Between 1914 and 1918, no other form of popular appeal had such a profound effect on the lives of ordinary people as the poster. Posters were everywhere: in railway stations, in city centres, on buses and on walls.
Bright colours and sharp words leapt out and subliminally influenced people even as they walked down the street. Each nation had its own distinct styles and designs. But the purpose of them all was the same: to bind people together and uphold their consent in the war.
Reproduced in full colour with an introduction by Nigel Steel, IWM’s Principal Historian for the First World War Centenary, this book gives a feel for the dynamism and energy of this popular medium at the highest height of its influence.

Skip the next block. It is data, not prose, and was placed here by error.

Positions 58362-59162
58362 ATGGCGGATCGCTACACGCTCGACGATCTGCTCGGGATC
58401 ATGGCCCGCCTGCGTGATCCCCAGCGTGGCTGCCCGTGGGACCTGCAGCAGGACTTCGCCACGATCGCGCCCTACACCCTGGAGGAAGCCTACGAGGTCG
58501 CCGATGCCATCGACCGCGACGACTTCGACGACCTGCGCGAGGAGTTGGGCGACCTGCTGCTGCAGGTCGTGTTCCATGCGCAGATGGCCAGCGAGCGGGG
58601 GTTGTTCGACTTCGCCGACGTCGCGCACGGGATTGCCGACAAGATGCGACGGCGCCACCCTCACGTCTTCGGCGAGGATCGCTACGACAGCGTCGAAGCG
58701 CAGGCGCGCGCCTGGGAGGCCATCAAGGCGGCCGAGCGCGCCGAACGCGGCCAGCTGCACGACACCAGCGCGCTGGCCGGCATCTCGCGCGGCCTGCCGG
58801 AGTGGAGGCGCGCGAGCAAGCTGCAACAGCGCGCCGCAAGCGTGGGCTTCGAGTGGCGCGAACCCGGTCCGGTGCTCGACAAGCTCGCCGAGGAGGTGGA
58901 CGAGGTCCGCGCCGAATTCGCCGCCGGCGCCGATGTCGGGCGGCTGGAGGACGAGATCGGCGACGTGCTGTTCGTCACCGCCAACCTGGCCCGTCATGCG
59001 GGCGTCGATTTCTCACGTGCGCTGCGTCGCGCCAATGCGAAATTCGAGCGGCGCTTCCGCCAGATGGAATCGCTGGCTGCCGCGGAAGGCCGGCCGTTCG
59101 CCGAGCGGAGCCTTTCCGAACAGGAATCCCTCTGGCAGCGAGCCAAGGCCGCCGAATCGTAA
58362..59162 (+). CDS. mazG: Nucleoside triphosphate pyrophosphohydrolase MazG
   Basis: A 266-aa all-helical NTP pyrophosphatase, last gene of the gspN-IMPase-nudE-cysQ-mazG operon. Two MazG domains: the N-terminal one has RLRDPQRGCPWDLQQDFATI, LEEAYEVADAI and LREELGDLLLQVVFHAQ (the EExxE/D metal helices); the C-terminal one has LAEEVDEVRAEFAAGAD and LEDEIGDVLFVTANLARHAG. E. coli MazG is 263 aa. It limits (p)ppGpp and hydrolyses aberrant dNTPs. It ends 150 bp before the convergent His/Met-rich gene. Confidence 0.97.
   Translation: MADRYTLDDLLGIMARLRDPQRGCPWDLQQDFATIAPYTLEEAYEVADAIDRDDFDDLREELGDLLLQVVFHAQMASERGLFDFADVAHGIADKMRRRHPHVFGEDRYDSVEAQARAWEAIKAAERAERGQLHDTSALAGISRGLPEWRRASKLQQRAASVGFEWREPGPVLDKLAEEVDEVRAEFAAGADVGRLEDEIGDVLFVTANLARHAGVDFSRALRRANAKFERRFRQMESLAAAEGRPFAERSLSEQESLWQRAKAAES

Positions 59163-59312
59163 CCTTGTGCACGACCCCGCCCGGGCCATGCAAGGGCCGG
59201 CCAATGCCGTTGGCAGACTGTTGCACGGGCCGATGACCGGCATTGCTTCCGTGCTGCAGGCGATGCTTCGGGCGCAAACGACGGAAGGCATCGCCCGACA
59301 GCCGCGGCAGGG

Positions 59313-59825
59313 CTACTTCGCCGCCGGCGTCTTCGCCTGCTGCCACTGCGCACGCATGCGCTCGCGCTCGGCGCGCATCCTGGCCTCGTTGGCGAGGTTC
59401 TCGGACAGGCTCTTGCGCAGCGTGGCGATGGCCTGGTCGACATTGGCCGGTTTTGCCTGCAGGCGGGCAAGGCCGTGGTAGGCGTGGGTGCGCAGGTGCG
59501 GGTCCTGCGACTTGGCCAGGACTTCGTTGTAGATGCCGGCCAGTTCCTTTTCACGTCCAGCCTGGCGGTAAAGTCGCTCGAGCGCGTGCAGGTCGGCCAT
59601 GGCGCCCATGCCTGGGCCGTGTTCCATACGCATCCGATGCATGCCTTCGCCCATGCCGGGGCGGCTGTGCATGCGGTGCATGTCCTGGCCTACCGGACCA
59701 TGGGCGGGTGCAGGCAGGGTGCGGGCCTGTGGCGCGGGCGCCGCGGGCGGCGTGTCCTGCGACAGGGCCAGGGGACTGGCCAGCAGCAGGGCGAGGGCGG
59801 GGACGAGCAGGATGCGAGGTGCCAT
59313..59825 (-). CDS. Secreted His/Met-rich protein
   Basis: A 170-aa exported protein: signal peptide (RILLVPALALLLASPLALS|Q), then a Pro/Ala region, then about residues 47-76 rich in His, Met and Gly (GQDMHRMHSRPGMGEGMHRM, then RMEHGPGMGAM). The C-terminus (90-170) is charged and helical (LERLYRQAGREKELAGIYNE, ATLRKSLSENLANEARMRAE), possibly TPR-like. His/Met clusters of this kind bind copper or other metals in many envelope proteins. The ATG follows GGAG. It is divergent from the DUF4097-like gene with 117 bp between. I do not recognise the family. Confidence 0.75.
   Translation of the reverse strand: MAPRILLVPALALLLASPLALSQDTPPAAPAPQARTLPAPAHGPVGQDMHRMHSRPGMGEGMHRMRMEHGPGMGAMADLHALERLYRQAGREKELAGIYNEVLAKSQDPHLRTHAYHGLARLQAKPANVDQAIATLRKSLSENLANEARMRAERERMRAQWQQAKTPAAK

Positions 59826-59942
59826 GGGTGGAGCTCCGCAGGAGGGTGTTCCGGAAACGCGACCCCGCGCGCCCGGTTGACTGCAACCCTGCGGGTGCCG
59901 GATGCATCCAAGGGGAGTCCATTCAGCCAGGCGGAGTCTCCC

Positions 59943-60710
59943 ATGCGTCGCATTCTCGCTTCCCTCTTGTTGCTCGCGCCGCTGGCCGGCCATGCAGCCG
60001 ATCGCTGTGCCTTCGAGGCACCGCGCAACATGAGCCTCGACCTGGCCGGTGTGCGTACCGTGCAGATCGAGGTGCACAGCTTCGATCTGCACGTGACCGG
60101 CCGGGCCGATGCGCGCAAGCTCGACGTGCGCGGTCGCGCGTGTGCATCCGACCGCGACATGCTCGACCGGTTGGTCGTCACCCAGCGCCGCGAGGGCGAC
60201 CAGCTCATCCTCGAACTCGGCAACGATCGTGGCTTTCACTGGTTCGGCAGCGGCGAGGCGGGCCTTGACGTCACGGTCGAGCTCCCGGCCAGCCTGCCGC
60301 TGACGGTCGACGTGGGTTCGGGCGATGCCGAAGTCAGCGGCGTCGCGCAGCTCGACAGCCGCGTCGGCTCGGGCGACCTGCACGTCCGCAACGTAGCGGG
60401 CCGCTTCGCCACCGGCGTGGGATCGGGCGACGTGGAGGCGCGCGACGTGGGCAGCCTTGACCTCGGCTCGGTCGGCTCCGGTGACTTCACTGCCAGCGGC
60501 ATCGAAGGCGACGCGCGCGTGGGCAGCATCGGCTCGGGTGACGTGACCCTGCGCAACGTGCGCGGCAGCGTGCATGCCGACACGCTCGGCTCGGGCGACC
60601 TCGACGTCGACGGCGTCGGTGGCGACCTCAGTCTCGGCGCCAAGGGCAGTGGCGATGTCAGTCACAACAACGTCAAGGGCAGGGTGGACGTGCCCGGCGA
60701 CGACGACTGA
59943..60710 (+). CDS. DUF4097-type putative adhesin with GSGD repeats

It includes many well-known posters produced by the leading nations that took part in the war, comparing and contrasting the to show how the poster emerged, above all, as the world’s most democratic art form.
POSTERS OF THE FIRST WORLD WAR
Recruitment, propaganda, rationing, fundraising – during the First World War posters were used to inform and rally the public as never before. Many of the designs remain icons today, for example Kitchener’s pointing hand or ‘Daddy, What Did YOU do in the Great War?’. This book has those, plus forgotten gems from Britain, Germany, France, Italy and America. A fascinating slice of social history and a wonderful resource for designers.